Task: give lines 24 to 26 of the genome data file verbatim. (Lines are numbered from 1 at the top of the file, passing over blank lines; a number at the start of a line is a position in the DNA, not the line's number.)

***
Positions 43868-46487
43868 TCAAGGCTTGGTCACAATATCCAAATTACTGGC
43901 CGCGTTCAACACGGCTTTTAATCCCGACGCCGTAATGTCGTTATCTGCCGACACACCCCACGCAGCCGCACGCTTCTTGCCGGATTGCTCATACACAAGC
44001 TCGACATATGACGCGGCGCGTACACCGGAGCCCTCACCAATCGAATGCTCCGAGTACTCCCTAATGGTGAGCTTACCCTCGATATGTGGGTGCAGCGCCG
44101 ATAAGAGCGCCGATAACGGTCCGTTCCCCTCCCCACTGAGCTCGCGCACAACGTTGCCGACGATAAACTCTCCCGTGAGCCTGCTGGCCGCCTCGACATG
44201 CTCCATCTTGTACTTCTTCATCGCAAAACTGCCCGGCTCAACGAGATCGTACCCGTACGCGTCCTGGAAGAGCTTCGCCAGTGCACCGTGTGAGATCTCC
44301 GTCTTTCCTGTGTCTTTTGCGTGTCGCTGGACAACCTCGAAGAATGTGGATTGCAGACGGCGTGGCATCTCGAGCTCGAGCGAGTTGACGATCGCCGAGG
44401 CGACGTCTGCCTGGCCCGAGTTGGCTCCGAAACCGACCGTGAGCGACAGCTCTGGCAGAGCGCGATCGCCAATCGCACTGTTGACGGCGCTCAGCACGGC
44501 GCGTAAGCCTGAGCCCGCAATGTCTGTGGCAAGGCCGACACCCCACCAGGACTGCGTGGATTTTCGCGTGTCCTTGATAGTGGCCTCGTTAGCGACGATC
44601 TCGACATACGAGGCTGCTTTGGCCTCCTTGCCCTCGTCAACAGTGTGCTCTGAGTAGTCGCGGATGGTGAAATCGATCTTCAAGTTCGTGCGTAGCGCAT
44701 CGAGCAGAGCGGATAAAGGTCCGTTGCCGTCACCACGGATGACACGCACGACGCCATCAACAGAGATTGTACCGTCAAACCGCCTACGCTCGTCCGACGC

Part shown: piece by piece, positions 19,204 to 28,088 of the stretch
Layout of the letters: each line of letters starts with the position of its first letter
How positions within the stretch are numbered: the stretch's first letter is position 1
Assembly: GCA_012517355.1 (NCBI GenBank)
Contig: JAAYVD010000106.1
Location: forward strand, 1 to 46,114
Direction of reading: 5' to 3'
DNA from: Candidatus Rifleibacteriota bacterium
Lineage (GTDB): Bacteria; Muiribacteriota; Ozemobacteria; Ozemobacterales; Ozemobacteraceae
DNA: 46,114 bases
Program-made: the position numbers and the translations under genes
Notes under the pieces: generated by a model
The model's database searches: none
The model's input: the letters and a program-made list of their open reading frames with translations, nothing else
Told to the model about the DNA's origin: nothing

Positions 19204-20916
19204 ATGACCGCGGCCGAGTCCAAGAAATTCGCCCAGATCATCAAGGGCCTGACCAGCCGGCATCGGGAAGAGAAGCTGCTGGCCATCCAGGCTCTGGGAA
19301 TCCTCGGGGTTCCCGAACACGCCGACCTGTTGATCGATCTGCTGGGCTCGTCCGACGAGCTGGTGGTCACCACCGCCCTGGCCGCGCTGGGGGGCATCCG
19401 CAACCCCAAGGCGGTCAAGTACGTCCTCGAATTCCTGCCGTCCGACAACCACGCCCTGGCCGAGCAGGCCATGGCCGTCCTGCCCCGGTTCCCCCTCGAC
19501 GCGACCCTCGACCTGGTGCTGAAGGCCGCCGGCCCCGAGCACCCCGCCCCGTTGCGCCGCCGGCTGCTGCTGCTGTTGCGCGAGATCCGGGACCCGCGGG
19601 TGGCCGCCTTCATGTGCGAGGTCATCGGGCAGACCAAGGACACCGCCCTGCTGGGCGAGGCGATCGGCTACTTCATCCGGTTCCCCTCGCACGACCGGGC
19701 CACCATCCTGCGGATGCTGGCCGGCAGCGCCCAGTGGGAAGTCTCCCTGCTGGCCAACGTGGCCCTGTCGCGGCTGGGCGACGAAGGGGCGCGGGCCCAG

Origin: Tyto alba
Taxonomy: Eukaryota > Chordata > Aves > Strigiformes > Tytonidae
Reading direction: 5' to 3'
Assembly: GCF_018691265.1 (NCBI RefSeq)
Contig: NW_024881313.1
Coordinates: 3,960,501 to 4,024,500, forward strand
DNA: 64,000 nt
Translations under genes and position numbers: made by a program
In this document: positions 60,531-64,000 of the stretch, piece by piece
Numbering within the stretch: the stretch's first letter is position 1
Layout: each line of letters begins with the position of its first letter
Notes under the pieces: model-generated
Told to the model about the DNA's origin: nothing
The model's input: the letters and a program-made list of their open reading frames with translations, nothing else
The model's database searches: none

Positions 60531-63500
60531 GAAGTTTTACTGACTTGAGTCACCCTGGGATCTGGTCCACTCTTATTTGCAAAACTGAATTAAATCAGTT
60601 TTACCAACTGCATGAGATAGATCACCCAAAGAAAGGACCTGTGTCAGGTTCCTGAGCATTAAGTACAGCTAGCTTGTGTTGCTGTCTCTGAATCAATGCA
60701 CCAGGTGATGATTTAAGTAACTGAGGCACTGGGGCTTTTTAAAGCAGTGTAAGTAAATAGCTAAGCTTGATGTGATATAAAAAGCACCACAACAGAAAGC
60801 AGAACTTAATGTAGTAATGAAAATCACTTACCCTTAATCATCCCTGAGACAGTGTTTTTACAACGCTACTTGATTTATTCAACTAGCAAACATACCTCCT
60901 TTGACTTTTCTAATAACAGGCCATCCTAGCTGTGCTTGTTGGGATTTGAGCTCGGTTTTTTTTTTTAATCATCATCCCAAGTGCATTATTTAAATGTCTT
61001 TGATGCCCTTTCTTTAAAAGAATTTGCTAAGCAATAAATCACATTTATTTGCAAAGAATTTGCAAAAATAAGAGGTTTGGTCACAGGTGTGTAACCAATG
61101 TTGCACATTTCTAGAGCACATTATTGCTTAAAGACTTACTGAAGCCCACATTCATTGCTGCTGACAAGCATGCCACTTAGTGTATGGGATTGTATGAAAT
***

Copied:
The model's database searches: none
The model's input: the letters and a program-made list of their open reading frames with translations, nothing else
Told to the model about the DNA's origin: nothing